KevCaz's Website

One of my resolutions for 2019 is to use docker to delve deeper into reproducible science. As explained in the Wikipedia’s article about docker:

Docker is a computer program that performs operating-system-level virtualization, also known as “containerization”.

Basically, instead of installing software in a way that very much likely depends on the Operating System (OS) you are using, you install docker (OS specific) and then you run command lines (not OS specific) to install the set of containers (software) you need. Hence, docker provides you with a reproducible software installation! Carl Boettiger gives a very nice example of a fully reproducible data analysis pipeline that uses docker.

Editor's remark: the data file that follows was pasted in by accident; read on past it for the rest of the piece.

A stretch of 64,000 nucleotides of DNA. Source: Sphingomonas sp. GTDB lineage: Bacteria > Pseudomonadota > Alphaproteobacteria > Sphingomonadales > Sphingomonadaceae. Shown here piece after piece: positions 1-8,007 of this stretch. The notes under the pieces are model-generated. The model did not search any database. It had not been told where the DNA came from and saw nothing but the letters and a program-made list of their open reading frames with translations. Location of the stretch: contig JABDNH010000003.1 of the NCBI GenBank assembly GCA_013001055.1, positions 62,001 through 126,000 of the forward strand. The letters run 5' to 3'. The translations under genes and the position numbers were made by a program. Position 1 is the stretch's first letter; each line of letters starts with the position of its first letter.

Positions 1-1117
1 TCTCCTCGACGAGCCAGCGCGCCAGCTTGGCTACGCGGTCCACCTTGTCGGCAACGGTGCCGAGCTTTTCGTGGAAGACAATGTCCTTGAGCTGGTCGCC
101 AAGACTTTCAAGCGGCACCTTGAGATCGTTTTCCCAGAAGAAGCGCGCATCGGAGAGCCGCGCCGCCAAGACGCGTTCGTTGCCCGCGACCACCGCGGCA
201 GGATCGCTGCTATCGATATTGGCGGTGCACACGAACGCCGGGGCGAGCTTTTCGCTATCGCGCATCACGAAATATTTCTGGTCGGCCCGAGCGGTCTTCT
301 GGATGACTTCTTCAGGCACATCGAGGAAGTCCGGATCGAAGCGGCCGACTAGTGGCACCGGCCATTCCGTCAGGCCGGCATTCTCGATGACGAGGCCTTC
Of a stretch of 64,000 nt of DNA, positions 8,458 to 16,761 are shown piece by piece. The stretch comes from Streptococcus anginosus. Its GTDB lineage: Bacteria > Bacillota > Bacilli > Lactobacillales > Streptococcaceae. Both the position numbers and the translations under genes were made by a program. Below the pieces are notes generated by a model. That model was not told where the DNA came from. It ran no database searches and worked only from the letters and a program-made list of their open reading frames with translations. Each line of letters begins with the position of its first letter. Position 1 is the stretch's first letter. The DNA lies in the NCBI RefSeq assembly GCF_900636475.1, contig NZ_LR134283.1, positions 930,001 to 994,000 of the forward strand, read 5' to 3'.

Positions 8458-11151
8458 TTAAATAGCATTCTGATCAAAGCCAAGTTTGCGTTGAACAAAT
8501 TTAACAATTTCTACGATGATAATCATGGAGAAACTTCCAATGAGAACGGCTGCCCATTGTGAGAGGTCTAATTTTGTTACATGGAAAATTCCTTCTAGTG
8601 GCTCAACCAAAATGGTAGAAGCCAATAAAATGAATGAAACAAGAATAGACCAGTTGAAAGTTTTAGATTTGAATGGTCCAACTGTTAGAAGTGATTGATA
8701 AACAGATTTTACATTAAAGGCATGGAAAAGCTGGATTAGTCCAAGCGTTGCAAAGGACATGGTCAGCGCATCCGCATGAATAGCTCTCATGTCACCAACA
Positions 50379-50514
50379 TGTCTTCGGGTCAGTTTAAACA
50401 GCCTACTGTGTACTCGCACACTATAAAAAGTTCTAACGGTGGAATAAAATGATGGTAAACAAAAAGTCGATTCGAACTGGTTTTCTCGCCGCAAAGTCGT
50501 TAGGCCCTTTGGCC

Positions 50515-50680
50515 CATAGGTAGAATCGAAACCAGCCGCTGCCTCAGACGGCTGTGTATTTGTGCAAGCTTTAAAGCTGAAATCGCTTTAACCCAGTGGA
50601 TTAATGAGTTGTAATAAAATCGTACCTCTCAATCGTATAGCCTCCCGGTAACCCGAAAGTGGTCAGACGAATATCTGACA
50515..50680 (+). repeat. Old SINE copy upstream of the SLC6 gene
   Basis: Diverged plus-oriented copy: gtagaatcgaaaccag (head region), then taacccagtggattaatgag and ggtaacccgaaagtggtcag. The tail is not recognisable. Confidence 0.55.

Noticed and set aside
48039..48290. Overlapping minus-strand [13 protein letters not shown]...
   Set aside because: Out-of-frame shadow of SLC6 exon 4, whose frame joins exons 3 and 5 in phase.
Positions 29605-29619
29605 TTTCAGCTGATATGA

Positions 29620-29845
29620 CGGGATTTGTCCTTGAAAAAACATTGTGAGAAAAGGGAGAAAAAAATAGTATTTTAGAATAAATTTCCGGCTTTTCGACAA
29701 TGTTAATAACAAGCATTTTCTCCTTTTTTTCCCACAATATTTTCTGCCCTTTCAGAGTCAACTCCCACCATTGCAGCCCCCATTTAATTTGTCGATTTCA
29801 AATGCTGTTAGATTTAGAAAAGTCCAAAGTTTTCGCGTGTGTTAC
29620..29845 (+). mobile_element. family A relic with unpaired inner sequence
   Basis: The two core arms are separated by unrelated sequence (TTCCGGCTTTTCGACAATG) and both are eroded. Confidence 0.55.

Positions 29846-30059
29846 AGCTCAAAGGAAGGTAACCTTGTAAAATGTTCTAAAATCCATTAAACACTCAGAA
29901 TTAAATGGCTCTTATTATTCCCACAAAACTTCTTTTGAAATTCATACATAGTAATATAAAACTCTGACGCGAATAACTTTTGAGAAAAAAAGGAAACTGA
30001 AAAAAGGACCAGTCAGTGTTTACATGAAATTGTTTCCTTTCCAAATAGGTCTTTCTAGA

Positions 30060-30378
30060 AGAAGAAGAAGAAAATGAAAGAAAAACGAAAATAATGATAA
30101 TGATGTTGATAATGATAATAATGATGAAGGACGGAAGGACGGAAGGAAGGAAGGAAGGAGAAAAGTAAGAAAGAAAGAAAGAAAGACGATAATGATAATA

The steps to install docker on debian are thoroughly described here Few months ago, I thought sudo apt-get install docker was enough, but I realized that it installs an old version of docker:

$ apt policy docker
 Installed: (none)
 Candidate: 1.5-2
 Version table:
    1.5-2 500
       500 testing/main amd64 Packages
    1.5-1+b1 500
       500 stable/main amd64 Packages

After I completed all the steps to install the most recent stable version of docker, version 18.09 was installed.

$ docker -v
Docker version 18.09.0, build 4d60db4

Then I updated my gist to set up my debian machine accordingly.

As I use R very frequently, my next step is to read An Introduction to Rocker: Docker Containers for R Carl Boettiger and Dirk Eddelbuettel and also the nice tutorial by Colin Fay he mentions in one of his recent tweets.